Encyclopedia of American Indian Removal, Tom 1
ABC-CLIO, 2011 - 615
In 1830, Andrew Jackson became the first U.S. president to implement removal of Native Americans with the passage of the Indian Removal Act. Less than a decade later, tens of thousands of Native Americans--Cherokee, Chickasaw, Muscogee-Creek, Seminole, and others--were forcibly moved from their tribal lands to enable settlement by Caucasians of European origin.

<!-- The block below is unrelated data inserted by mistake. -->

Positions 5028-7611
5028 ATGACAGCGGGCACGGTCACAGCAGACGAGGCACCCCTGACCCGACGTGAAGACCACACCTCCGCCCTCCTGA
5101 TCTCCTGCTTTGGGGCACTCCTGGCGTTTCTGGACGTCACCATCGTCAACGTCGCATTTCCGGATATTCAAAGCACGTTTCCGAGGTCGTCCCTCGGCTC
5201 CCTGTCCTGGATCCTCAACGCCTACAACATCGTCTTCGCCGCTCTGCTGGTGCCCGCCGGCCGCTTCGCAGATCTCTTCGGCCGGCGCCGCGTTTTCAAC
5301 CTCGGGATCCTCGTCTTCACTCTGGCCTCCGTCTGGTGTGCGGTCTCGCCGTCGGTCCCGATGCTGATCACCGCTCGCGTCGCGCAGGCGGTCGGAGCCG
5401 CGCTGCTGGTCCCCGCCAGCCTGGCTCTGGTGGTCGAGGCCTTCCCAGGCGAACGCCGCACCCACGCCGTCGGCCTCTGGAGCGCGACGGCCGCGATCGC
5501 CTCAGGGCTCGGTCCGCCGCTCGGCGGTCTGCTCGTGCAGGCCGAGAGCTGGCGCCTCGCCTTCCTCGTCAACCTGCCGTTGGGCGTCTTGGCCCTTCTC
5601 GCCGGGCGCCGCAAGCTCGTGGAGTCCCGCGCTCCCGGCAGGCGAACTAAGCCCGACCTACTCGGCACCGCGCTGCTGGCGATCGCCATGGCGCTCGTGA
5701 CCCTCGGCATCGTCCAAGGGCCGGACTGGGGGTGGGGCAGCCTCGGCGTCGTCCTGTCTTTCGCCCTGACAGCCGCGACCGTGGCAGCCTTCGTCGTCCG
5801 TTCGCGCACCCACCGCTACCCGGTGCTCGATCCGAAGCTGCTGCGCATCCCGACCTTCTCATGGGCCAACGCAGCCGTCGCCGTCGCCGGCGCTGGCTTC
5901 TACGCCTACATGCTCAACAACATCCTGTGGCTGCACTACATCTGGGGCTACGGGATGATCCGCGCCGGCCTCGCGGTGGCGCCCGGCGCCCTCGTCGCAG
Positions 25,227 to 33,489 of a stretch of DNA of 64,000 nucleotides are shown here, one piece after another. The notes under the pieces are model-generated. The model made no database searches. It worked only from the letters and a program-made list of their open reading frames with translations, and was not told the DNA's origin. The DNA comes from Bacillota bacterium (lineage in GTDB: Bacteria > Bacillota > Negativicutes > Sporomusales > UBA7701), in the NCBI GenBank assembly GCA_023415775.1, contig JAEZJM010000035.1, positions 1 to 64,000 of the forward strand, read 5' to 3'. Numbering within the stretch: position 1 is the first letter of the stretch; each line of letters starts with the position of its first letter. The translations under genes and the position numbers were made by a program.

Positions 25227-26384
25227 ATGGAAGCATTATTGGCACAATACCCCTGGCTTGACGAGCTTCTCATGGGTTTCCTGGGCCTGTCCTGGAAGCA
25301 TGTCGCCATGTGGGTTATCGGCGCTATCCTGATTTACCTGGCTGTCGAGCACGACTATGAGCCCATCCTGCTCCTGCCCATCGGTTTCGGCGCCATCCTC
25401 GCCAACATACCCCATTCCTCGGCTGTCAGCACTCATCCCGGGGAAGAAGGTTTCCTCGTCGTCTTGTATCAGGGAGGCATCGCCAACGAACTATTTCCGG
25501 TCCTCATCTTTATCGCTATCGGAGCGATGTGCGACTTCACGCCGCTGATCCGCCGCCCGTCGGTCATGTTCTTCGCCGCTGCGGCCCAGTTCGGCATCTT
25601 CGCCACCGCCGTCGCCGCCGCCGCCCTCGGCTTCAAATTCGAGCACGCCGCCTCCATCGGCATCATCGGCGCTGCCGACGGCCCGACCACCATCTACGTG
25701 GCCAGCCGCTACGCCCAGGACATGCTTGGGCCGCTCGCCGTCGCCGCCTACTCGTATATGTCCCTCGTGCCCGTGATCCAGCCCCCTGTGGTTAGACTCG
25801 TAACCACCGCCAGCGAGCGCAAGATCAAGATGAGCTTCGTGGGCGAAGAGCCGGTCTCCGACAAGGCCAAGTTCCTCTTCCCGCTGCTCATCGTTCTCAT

Encyclopedia of American Indian Removal presents a realistic depiction of removal as a complicated process that was deeply affected by political, economic, and tribal factors, rather than the popular romanticized concept of American Indians being herded west by military troops through a trackless wilderness. This work is presented in two volumes. Volume One contains essays on subjects and people that are general in scope and arranged alphabetically by subject; Volume Two is dedicated to primary documents regarding Indian removal and examines specific information about political debates, Indian responses to removal policy, and removals of individual tribes.